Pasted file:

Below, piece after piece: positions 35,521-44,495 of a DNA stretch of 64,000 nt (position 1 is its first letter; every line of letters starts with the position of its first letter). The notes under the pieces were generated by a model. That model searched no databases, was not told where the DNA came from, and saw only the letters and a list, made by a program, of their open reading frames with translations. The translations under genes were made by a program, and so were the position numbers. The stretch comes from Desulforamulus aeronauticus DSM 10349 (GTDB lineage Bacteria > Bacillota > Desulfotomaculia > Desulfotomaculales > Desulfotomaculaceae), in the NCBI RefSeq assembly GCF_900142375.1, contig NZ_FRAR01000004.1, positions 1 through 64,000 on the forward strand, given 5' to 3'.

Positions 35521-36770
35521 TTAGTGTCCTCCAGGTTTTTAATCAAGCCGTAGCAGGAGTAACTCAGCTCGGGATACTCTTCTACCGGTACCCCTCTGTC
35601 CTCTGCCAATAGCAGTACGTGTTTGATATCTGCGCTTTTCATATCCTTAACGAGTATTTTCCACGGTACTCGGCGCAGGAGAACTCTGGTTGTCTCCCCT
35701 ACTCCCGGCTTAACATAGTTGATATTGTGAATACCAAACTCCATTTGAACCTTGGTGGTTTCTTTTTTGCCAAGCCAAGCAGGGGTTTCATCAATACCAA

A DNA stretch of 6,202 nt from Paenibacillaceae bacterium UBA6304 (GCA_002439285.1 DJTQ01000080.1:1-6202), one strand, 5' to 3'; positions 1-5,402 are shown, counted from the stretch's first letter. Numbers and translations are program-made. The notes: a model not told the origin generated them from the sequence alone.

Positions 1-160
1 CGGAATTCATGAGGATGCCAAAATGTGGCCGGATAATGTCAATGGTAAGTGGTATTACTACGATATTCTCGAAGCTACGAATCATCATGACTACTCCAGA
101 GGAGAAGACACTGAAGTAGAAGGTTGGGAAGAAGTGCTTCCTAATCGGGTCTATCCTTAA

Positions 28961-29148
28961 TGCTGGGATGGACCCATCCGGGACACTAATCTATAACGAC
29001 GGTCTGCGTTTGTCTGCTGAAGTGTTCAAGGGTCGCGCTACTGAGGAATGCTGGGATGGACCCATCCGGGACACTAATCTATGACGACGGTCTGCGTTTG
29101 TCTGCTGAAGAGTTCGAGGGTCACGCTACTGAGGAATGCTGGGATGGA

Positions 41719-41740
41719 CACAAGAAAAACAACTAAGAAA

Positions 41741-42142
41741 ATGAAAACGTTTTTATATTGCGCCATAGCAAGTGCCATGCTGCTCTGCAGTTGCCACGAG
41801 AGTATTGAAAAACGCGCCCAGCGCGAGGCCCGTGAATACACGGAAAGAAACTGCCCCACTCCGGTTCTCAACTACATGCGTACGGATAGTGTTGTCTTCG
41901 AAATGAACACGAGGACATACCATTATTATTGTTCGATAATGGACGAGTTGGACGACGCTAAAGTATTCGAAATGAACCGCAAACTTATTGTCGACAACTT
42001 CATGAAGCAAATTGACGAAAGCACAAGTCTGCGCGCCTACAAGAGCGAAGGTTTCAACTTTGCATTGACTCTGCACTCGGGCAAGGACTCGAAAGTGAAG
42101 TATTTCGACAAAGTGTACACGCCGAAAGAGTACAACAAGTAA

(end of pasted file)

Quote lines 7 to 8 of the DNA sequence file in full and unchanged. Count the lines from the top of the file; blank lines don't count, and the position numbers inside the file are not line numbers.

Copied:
Positions 1-160
1 CGGAATTCATGAGGATGCCAAAATGTGGCCGGATAATGTCAATGGTAAGTGGTATTACTACGATATTCTCGAAGCTACGAATCATCATGACTACTCCAGA